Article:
Time Lord Facebook

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A common idea and a very interesting one, the Matrix was a popular film series and is also a term used by Jordan Maxwell, who I guess never watched this BBC classic children's show. The Matrix is a virtual computer network and repository for all Time Lord knowledge, and a place for their minds (or memories) to go to when a Time Lord finally expires. There are obvious parallels to the internet. The theme of the story is about tampering with history or memories. Perhaps an analogy to the media manipulation and the public's long term memory problems. Of course 'matrix' derives from Latin, ‘breeding female,’ later ‘womb,’ from mater, matr- ‘mother.’ I can't find the link now, but I believe I may have come across a reference to the 'matrix' having its science fiction origin in an earlier published novel. The Matrix here could be regarded as 'Mother Church' perhaps. This reminds me of Mr.Maxwell pointing out the word 'church' comes the same word we get 'circle' and the name 'Kirk' from. Of course, the word is also a mathematical term.

"Old English cirice, circe "church, public place of worship; Christians collectively," from Proto-Germanic *kirika (cognates: Old Saxon kirika, Old Norse kirkja, Old Frisian zerke, Middle Dutch kerke, Dutch kerk, Old High German kirihha, German Kirche), probably [see note in OED] from Greek kyriake (oikia), kyriakon doma "Lord's (house)," from kyrios "ruler, lord," from PIE root *keue- "to swell" ("swollen," hence "strong, powerful"); see cumulus. Phonetic spelling from c. 1200, established by 16c. For vowel evolution, see bury. As an adjective from 1570s"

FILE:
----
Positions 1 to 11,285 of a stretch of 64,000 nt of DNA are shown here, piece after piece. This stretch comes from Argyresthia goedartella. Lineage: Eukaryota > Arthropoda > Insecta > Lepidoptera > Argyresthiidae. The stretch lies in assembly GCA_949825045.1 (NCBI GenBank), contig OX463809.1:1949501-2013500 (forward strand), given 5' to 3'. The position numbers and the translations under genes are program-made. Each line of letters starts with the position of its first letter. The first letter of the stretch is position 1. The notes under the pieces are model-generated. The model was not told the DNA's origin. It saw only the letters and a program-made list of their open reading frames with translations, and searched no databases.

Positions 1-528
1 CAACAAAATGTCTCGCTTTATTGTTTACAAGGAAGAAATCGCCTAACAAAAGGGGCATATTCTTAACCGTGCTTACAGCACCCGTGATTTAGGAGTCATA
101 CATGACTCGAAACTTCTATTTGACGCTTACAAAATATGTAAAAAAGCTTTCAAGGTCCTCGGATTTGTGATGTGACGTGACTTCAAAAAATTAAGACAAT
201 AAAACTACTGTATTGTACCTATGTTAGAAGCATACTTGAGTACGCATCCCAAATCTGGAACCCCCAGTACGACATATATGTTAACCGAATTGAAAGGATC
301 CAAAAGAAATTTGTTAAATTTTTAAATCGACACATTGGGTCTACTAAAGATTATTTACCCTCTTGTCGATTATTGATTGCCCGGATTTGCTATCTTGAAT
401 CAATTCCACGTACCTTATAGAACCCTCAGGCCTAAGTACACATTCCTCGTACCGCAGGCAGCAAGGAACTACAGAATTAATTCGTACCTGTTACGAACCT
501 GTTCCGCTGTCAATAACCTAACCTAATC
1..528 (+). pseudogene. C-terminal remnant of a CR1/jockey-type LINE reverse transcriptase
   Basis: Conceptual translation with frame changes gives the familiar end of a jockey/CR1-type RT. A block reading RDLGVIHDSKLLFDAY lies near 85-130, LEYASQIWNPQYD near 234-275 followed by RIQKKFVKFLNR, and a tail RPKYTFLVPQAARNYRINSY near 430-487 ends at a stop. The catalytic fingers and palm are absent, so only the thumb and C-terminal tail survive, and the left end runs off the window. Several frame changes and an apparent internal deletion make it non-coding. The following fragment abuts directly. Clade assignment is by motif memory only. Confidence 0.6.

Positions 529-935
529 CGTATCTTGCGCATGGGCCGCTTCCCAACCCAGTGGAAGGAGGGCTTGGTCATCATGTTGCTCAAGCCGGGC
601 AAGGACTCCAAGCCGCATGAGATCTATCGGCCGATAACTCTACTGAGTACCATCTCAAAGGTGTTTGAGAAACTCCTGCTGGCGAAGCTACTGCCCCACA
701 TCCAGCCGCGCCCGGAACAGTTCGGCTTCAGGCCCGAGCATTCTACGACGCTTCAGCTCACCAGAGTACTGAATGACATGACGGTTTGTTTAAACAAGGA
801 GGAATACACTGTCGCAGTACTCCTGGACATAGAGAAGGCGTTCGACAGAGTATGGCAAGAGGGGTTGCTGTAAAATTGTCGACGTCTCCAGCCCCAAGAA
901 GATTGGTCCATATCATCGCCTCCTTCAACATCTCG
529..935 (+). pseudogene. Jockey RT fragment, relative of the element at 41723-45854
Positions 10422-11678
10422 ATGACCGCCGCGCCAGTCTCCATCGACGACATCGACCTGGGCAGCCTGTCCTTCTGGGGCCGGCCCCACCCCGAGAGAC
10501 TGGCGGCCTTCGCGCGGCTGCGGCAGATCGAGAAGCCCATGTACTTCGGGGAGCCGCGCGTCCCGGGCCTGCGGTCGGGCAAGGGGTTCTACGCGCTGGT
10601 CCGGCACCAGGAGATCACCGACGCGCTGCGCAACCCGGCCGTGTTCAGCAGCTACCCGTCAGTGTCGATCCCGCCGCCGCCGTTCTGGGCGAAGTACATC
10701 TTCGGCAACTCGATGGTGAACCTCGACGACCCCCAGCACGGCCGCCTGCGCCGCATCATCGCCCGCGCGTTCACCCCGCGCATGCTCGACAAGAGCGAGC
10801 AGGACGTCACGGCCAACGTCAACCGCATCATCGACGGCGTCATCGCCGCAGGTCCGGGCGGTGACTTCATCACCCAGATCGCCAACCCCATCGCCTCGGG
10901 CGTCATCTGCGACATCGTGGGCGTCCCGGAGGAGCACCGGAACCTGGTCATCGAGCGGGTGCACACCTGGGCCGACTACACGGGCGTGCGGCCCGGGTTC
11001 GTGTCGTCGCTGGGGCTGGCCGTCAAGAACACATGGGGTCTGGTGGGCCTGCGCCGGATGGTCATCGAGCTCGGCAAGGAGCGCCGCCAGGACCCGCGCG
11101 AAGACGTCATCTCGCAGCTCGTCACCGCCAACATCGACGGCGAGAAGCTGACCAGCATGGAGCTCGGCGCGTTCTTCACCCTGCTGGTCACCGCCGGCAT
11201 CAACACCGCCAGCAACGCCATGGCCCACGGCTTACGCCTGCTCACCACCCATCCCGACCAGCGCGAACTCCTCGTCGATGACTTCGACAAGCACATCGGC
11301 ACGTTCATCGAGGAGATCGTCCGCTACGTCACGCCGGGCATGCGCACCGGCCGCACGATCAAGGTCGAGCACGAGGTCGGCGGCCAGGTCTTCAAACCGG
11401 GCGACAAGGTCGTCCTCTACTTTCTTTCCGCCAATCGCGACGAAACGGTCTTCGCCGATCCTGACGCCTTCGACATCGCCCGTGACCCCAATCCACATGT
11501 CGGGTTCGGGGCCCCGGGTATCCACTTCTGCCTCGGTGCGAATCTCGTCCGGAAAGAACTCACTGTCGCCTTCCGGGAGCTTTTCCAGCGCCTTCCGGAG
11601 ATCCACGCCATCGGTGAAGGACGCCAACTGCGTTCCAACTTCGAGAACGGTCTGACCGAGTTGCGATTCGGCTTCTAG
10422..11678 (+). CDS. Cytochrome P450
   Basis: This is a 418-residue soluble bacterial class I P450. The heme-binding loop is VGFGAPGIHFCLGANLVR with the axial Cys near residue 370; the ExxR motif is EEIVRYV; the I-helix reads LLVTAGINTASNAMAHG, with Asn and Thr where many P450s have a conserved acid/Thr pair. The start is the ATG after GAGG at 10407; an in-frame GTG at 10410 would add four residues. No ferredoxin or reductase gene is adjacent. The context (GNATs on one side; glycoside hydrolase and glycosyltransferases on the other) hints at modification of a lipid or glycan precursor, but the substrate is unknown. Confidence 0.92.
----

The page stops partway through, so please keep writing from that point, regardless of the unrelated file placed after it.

"The Matrix is part of the Amplified Panatropic Computer Network, or APC Net, which contains the biological imprints (or bio-data extracts) of all Time Lords as well as the memories of dead Time Lords, storing them in an extradimensional framework of trillions of electrochemical cells. It also receives input from sensors contained in the TARDIS time machines piloted by Time Lords. As a result, the Matrix is not only a record of the past but can actually predict the future as well. The amount of knowledge in the Matrix, though vast, is not complete, and can be tampered with if given the right amount of access. The unauthorised extraction of a Time Lord's bio-data from the Matrix is an offence tantamount to treason"

https://en.wikipedia.org/wiki/Matrix_(Doctor_Who)
https://doctorwhoandtardis.wordpress.co ... octor-who/
http://www.etymonline.com/index.php?term=church
https://en.wikipedia.org/wiki/Matrix_(mathematics)
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Re: Doctor Who: 50 years of Ineffectual Heroism

Postby ProperGander on October 12th, 2015, 11:20 pm

Doctor Who: Ineffectual Heroism

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The Doctor is sent by the Time Lords themselves to stop the birth of the Daleks in the first place. Of course a moral quandary causes the Doctor to balk, but to only change his mind when it is too late, and the Dalek's end up simply having an altered history, instead of ceasing to exist. One would not want to erase a famed menace from history, if one wants to create drama with them again, would one? There are plenty of World War One and World War Two references as well.